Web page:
WASHINGTON — Abortion rights advocates asked the U.S. Supreme Court on Wednesday to set aside a Louisiana law that could possibly shutter the state's abortion clinics, advancing arguments that could lead to the first major test of how justices appointed by President Donald Trump address reproductive issues.
“Abortion access in the state is already hanging by a thread,” Nancy Northrup, president and CEO of the Center for Reproductive Rights, said Wednesday after the group filed its latest petition asking the high court to strike down a law that requires abortion providers to have admitting privileges at a local hospital.
Act 620, which passed the Louisiana Legislature in 2014 but has never gone into effect due to court battles, is being challenged by a pair of Louisiana doctors, backed by the Center for Reproductive Rights, who say it’s too onerous. Louisiana Attorney General Jeff Landry said the law was passed to protect women and that justices should let it stand.
After the 5th U.S. Circuit Court of Appeals refused to strike down the law, the Supreme Court in February temporarily halted it just hours before it was set to take effect so opponents could file a challenge. Its provisions remain on hold pending a decision from the nine-member high court.
Northrup said her group wants a decision without presenting oral arguments because they believe that the court already ruled on the issue when it struck down a near-identical Texas law three years ago.
The U.S. Supreme Court has stopped a law that threatened to shutter Louisiana abortion clinics from taking effect this week, but the fight ove…
The emergency stay issued in February came on a 5-4 vote, with Chief Justice John Roberts voting with the more liberal wing of the court — Justices Stephen Breyer, Ruth Bader Ginsburg, Sonia Sotomayor and Elena Kagan.
A decision on the Louisiana law could provide a significant sign of how Trump’s appointees might deal with abortion laws across the country. Justices Neil Gorsuch and Brett Kavanaugh, both Trump appointees, were not on the bench in 2016 when the the court, in a 5-3, vote deemed the Texas admitting privileges law unconstitutional. Both Trump appointees voted against the recent petition for an emergency stay of Louisiana's law.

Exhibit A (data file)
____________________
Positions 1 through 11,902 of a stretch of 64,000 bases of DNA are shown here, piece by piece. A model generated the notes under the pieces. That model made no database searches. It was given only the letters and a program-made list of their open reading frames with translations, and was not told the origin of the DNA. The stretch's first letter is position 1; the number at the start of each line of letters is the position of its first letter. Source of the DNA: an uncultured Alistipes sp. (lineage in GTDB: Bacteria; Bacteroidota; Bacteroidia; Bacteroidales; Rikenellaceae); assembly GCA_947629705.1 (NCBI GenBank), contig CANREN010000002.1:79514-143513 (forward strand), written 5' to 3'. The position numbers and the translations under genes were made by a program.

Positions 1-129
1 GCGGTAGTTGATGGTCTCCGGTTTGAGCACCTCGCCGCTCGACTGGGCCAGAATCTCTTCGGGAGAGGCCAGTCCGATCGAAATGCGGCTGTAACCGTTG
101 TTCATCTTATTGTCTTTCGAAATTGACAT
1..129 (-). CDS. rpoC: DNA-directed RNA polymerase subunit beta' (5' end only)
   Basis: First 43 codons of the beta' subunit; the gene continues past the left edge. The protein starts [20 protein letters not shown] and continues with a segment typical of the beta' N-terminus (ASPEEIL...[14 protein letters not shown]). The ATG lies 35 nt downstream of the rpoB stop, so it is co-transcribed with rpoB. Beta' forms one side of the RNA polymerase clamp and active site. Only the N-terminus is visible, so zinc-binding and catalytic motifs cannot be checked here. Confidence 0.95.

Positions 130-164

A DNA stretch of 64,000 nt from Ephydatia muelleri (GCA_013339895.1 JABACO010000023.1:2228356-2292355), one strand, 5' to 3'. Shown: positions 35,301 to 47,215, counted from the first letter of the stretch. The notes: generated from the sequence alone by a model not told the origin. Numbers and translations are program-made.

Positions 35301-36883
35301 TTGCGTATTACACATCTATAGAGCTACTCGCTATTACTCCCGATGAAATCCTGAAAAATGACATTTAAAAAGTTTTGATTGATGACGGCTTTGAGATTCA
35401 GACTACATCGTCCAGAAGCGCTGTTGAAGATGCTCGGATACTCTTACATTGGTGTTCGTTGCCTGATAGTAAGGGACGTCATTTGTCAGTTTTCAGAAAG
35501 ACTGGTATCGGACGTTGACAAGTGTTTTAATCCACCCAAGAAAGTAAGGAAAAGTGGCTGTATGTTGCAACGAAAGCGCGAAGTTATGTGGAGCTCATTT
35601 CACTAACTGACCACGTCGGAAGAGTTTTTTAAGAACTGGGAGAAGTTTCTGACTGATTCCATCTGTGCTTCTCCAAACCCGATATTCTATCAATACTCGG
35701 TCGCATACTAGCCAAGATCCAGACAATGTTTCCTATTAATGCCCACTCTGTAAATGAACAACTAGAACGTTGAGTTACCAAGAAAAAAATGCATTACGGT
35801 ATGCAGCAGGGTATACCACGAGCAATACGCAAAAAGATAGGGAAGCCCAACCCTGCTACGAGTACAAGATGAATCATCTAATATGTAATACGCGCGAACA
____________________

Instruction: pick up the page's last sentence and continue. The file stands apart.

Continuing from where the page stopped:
Kavanaugh, the newest member of the court who faced a rocky confirmation after President Donald Trump nominated him to replace the retiring Anthony Kennedy, penned his own dissent in the Louisiana case, arguing doctors would have a 45-day period to attempt to obtain admitting privileges after the law went into effect and saying that, if doctors were unsuccessful, the court could revisit the issue.
At the request of a pair of unnamed doctors, the U.S. Supreme Court is set to decide in the coming days whether to temporarily block a law tha…
“If the doctors, after good-faith efforts during the 45-day period, cannot obtain admitting privileges, then the Fifth Circuit’s factual predictions, which were made in the context of a pre-enforcement facial challenge, could turn out to be inaccurate as applied,” Kavanaugh wrote.
Only one of the state's three abortion clinics currently would meet the admitting privileges requirement, and critics of the 2014 law argued that it would shutter the other two, effectively crippling access to abortions for thousands of Louisiana women.
According to Wednesday's court filing, the abortion rights advocates claim that most physicians who provide abortions in Louisiana had been unable to obtain admitting privileges since the law was passed in 2014, despite efforts.
About 10,000 abortions are performed in Louisiana each year.
Kathaleen Pittman, administrator for Hope Medical Group in Shreveport, said the law would likely force the only doctor they have with admitting privileges to stop performing abortions out of concern that he could become a target.
“We have seen protester activity become more frequent and nasty — nasty is the only word I have for it,” she said. “If this law is allowed to stand, he will not be able to continue.”
Pittman has been at the clinic, which performs abortions up to 16 weeks of pregnancy, since the 1980s.
She said abortion restrictions drive up costs for women. Louisiana requires a 24-hour waiting period between first consultation and when a pregnancy can be terminated.
“Most are already moms,” Pittman said.
Landry has been an avid defender of the anti-abortion law and argued against the stay that was ultimately granted. In a statement Wednesday, he said the law provided appropriate safeguards for women.
"Just weeks after the Delta Clinic in Baton Rouge called an ambulance because the clinic had no IV fluids to stabilize a bleeding patient, and Kevin Work — a doctor at the same clinic — had his medical license suspended, abortion advocates claim that requiring abortion providers to have admitting privileges offers 'non-existent benefits,'" Landry wrote. "My office will continue to vigorously defend that requirement, and I reiterate my commitment to protecting Louisiana women."
The State Medical Board in February suspended Work's license to practice medicine in Louisiana after an anti-abortion group questioned his credentials.